Of course what holds the movie together is the ambiquous relationship between Chavez (Anthony Quinn) and Emily (Deborah Baxter). The musical score and their eye contact when Chavez first climbs aboard (after the violent clunk of the grappling hook) emphasizes some sort of immediate emotional understanding between them. Zac (James Coburn) realizes this -- he's not sure what it is, but is aware it could be dangerous. I believe the actors and director manage this perfectly. James Coburn provides just the right amount of relief from a situation that could become too intense, and Emily herself is unsure what it's really about but also understands its potential danger. This is shown when Chavez and Emily wrestle on the deck (this was too much for one audience in a theatre in which I saw the movie in 1966 -- they became very uncomfortable), and Emily then beats Chavez on the back, telling him that he is an evil pirate (after telling another of the children shortly beforehand that the crew are the 'pilot' and not 'pirates') and that he will go to hell. Chavez appears completely mortified. To me, Quinn plays Chavez as a pirate going through a 'mid-life crisis'. Perhaps he is realizing the anguished loss of not having a family and children, and of having lived the life of a pirate who stays at bordellos between succesful raids and now has nothing much to look forward to. Now he has something like a 'substitute family' to whom he can display his long-buried tender feelings and the children respond with affection for him. Zac realizes that it has become more important to Chavez to provide proper care for the injured Emily than to risk her missing this because of an attack on an apparently rich Dutch Trader. The crew then mutiny. Emily has adopted views of how a pirate should behave when she tells Chavez that he should be attacking the other ship with the crew because, "You're the Captain!" Of course, later at the trial, Emily knows she killed the Dutch Captain, but sacrifices Chavez rather than admit her guilt. Chavez understands and more or less indicates to her not to feel badly about what she is doing -- he is no longer very interested in living anyway. It is this portrayal of Chavez that distinguishes him from the equivalent character (Jonson) in the book, and makes the Quinn character so much more sympathetic. I think it shows Quinn's greatness as an actor that he is able to bring this off, and the amazing ability of the young Deborah Baxter who is able to counter-play the delicate balance in their relationship.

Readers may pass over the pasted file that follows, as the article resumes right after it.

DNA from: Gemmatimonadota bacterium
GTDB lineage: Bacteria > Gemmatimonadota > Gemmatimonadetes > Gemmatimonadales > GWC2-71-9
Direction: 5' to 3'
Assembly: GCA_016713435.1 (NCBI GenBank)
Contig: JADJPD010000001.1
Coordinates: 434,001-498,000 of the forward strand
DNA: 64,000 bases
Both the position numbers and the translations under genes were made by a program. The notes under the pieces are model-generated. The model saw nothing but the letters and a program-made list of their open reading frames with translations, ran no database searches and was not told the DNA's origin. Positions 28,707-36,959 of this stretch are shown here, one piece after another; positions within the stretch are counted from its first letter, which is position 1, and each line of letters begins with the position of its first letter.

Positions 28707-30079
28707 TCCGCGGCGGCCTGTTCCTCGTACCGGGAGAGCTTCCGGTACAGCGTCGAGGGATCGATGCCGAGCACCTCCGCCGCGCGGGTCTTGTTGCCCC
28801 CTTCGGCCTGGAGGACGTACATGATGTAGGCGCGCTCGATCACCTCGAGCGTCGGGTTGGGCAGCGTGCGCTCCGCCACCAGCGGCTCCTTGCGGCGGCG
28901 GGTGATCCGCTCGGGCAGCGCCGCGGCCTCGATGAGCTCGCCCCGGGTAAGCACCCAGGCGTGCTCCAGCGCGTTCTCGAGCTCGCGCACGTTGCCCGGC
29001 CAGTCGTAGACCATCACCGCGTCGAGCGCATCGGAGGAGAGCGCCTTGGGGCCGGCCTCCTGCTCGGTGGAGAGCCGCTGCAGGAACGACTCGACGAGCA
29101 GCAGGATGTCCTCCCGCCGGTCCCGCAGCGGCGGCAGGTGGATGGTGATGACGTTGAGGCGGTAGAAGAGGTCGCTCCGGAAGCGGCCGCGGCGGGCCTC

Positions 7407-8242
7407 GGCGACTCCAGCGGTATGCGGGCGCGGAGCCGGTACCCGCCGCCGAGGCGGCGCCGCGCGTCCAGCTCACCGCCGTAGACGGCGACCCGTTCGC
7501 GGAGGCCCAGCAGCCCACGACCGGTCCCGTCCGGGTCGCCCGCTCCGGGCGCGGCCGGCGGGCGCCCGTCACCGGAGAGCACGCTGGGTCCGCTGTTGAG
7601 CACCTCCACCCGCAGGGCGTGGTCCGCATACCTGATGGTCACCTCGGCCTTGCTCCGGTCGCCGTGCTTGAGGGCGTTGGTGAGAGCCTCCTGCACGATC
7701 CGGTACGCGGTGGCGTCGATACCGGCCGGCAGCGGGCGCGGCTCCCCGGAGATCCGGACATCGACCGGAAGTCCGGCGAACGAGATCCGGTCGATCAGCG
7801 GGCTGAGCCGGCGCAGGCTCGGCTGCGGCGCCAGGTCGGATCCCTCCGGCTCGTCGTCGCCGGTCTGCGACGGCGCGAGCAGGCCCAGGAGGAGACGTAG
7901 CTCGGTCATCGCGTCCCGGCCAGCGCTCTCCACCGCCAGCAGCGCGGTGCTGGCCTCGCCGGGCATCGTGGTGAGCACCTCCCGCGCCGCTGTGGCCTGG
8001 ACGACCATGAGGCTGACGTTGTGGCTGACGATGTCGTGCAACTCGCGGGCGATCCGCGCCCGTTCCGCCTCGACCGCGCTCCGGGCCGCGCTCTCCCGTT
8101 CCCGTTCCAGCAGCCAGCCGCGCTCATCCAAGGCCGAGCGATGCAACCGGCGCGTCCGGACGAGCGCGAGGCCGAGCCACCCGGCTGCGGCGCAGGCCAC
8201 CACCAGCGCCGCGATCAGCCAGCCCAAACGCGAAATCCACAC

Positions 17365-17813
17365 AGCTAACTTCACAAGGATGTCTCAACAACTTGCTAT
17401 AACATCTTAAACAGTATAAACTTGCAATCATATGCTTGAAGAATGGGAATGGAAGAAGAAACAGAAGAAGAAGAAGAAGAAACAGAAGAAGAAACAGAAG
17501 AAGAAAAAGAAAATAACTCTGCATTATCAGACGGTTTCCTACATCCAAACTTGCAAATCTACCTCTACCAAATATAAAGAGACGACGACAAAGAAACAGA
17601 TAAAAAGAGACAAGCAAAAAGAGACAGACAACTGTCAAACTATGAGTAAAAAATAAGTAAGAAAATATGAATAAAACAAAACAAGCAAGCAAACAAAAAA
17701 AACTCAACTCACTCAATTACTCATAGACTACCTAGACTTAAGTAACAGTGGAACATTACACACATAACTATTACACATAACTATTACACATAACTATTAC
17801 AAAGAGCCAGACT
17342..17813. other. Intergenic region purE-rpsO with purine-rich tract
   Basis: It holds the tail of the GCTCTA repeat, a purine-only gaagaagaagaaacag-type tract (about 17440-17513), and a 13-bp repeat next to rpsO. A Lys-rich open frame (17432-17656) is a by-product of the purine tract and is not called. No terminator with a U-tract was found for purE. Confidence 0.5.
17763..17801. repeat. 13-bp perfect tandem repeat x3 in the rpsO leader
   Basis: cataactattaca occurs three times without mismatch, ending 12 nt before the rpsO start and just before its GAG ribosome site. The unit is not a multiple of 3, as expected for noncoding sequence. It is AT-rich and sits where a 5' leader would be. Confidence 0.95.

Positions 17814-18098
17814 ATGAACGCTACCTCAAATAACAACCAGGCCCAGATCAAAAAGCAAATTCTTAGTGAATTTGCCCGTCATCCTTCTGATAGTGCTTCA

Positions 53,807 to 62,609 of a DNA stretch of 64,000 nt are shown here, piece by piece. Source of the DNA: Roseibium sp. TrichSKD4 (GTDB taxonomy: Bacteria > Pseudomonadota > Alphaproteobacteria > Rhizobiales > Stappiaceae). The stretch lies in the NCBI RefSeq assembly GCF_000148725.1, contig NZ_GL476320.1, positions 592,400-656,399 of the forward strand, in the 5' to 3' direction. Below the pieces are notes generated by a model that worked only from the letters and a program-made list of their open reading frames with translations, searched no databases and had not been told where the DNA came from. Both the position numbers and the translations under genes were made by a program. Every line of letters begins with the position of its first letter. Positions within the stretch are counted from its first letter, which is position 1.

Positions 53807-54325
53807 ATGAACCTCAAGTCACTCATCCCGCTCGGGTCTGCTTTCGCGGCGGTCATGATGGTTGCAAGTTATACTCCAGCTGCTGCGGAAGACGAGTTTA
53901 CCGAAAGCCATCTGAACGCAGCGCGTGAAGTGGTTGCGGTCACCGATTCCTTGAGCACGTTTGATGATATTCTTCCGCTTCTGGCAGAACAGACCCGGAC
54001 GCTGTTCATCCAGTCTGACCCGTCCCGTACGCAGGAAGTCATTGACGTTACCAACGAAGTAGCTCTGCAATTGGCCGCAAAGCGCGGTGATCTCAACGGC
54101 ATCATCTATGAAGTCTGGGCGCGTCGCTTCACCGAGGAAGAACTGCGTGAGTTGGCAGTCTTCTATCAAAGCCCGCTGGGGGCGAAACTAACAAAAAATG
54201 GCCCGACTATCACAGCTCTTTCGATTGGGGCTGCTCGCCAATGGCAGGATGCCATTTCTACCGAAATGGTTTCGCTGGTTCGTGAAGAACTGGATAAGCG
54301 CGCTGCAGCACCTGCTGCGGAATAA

david, you nailed it...that review absolutely goes to the heart of this wonderful movie. Kudoes!